Glossary of Scientology Terms
for L. Ron Hubbard - Master Mariner

abeam: at right angles to a ship’s length or keel.

after corner: see clew in this glossary. See illustration

athwartship: across the course or length of.

Auxiliary engine: an engine that can provide supplementary power to a sailing ship.

belaying pin: a removable wooden or metal pin in the rail of a ship, around which ropes can be fastened.

bend: to fasten sails into position for sailing.

bilges: the lowest part of the interior of a vessel’s hull; the part either side of the keel which is most nearly horizontal. It is consequently the area where any internal water collects. See also keel.

blackjack: a small, leather-covered bludgeon with a flexible handle.

block: a pulley or system of pulleys in a frame, with a hook, loop, etc. for attachment. (See illustration)

boat basin: a bay or harbor for docking yachts or other vessels.

boom: a long pole used to hold or extend the bottom of certain sails.

Bristol-fashion: in good order.

capital ship: an armored surface vessel of war, other than an aircraft carrier, carrying guns exceeding 8-inch caliber, and usually crewed by more than 200 men.

carburetor: the part of an engine that regulates the amount of fuel used.

carvel-built: a sailing vessel built with a broad bow and a high narrow stern.

Chee-Chalker: a newcomer to Alaska and the Klondike.

Class I: boats over 14 feet in length, but under 26 feet.

Class II: boats over 26 feet in length, but under 40 feet.

Class III: boats over 40 feet in length, but under 65 feet.

clew: a lower corner of a sail. (See illustration.)

coast pilot: a manual published by a government for mariners, containing descriptions of coastal waters, harbor facilities, water hazards, currents, tides, etc., for a specific area.

coldcocking: (slang) striking so as to make unconscious.

companionway: a stairway leading from the deck of a ship to the cabins or space below.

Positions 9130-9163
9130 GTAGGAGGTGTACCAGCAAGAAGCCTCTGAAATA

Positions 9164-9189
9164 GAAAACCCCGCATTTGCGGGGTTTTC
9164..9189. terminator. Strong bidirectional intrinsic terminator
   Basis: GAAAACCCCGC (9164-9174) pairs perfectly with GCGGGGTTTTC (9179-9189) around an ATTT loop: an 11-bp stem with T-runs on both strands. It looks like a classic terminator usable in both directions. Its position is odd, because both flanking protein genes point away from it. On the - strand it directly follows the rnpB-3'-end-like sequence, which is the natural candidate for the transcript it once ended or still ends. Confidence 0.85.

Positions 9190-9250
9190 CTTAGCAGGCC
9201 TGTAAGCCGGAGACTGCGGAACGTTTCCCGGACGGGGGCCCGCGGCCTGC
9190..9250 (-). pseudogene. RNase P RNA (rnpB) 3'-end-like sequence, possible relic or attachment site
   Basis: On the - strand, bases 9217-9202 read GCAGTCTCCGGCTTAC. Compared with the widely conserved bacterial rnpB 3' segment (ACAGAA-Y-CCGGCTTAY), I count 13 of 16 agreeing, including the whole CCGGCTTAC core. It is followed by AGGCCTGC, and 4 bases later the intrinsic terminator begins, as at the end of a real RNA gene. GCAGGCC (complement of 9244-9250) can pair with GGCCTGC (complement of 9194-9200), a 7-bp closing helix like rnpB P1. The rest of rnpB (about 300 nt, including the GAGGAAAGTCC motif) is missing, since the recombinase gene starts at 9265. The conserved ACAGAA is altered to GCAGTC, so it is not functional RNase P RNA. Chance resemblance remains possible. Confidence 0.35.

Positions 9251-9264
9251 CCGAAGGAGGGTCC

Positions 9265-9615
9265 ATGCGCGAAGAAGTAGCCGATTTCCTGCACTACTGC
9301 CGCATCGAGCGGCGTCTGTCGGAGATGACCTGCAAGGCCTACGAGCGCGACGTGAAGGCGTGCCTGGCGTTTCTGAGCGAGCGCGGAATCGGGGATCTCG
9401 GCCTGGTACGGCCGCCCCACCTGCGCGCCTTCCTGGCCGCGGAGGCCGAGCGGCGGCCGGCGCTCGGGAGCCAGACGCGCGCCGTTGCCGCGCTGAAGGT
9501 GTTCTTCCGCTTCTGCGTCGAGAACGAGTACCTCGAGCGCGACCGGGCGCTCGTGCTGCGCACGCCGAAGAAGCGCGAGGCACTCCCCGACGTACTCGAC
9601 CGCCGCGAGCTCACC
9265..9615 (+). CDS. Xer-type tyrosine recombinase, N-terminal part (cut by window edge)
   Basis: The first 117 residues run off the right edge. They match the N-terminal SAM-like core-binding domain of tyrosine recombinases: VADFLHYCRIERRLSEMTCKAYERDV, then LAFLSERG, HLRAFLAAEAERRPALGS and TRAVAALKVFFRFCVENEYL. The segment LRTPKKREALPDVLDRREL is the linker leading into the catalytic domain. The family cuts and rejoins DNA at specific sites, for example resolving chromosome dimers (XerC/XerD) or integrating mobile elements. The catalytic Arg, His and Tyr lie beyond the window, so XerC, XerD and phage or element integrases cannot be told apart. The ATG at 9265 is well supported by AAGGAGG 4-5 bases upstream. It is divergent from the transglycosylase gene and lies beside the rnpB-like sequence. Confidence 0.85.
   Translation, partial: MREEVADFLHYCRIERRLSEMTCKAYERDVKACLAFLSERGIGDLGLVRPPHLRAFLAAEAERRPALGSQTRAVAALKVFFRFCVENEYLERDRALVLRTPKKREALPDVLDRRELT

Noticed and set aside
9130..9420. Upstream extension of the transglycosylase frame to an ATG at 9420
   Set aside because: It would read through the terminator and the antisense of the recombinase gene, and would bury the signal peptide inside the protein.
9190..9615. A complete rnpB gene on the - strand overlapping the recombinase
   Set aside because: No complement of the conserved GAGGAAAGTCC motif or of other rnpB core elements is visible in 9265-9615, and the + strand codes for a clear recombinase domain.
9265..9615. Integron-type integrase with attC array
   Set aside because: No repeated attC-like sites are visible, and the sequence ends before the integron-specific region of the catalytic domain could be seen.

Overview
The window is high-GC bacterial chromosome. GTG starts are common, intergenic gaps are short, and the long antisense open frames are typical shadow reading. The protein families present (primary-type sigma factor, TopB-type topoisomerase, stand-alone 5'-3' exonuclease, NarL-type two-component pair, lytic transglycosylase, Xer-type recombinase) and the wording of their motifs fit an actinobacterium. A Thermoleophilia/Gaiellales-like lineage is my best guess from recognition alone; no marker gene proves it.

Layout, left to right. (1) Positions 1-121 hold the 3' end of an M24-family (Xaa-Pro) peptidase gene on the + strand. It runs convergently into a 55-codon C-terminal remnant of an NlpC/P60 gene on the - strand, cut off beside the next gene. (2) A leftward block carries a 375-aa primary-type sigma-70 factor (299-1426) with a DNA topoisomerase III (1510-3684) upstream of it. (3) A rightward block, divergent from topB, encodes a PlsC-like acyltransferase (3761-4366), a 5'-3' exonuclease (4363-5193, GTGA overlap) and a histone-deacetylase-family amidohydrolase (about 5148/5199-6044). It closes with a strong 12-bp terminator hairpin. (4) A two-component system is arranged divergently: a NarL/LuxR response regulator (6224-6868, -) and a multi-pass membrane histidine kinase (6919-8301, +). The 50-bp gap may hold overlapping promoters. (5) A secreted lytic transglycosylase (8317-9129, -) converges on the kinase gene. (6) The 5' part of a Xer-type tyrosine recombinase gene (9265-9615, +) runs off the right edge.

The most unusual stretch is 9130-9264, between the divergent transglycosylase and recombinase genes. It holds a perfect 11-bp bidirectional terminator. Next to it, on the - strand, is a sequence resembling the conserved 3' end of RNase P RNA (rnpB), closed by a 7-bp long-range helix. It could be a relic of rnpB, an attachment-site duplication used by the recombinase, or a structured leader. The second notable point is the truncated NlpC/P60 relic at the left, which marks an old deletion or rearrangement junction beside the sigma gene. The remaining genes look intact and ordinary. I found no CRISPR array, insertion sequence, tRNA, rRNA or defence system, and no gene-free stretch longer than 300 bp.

cordage: the ropes in a ship’s rigging.

crankshaft: a shaft that turns a crank or by a crank, as in an automobile engine.

dead reckoning: the finding of a ship’s location by using compass readings and other data recorded in the log, such as speed and distance travel, rather than astronomical observations.

double ended: pointed at both bow and stern.

draft: the depth of water that a ship displaces. This value is critical when entering waters near or at the draft of a vessel.

dynamics: there could be said to be eight urges (drives, impulses) in life. These we call dynamics. These are motives or motivations. We call them the eight dynamics. These are urges for survival as or through (1) self, (2) sex and family, (3) groups, (4) all mankind, (5) living things (plants and animals), (6) the material universe, (7) spirits, and (8) infinity or the Supreme Being.

eddy: a contrary movement or trend; a current of water moving against the main current.

essay: to test or try.

fallen away about ten points: allowed the ship to turn or come off course by ten points. See also points.

fathom: a unit of length equal to 6 feet (1.8 meters).

fishpot: a junk fishing boat.

fix: the position of a ship or aircraft determined from the bearings of two or more known points or from radio signals.

float: a raft-like platform anchored near a shore for use by boats which cannot approach a beach due to rocks or shallow water.

foot: the lower edge of a sail. (See illustration.)

foundered: filled with water, as during a storm, and sunk.

Gobi Desert: a desert in East Asia, mostly in Mongolia.

greyback: a large wave.

grommets: eyelets, as of metal or plastic, protecting an opening in cloth, leather etc.

gunwale: the upper edge of a vessel’s or boat’s side.

haul wake: to change course away from the ship’s wake.

hawser: a large rope or small cable, often of steel, by which a ship is anchoring, mooring or towing a ship.

hawsepipe: an iron or steel pipe in a hole in a ship’s bow, through which rope or steel cable is passed for use in anchoring, mooring or towing a ship.

headland: a point of high land jutting out into a body of water.

heel: to tilt to one side.

Herreshoff: a type of anchor with diamond-shaped points at the end of each of two opposite hook-type arms.

herring rake: a North American Indian fishing tool. It was a long pole with a jagged point used for spearing herring, which were collected on the long pole.

honey chile: (dialect) honey child. A southern U.S. phrase of endearment, applied to both children and adults.

hoodwinking: misleading or confusing someone by trickery.

hooks: anchors.

jackstaff: a small flagstaff on which a flag is flown. Commonly used to fly a flag identifying the nationality, ownership or sponsor of a vessel.

keel: the chief timber or steel piece extending along the entire length of the bottom of a boat or ship and supporting the frame; it sometimes protrudes beneath the hull.

kedge: a light anchor, usually with two hook-type arms attached to the end of the stock. (See illustration.) This type of anchor is also used for moving a ship from place to place by carrying the anchor out to a distance from the ship and dropping it. The ship is then pulled to it by means of winches. This process is called "kedging."

knot: a unit of speed of one nautical mile (6,076 feet) an hour.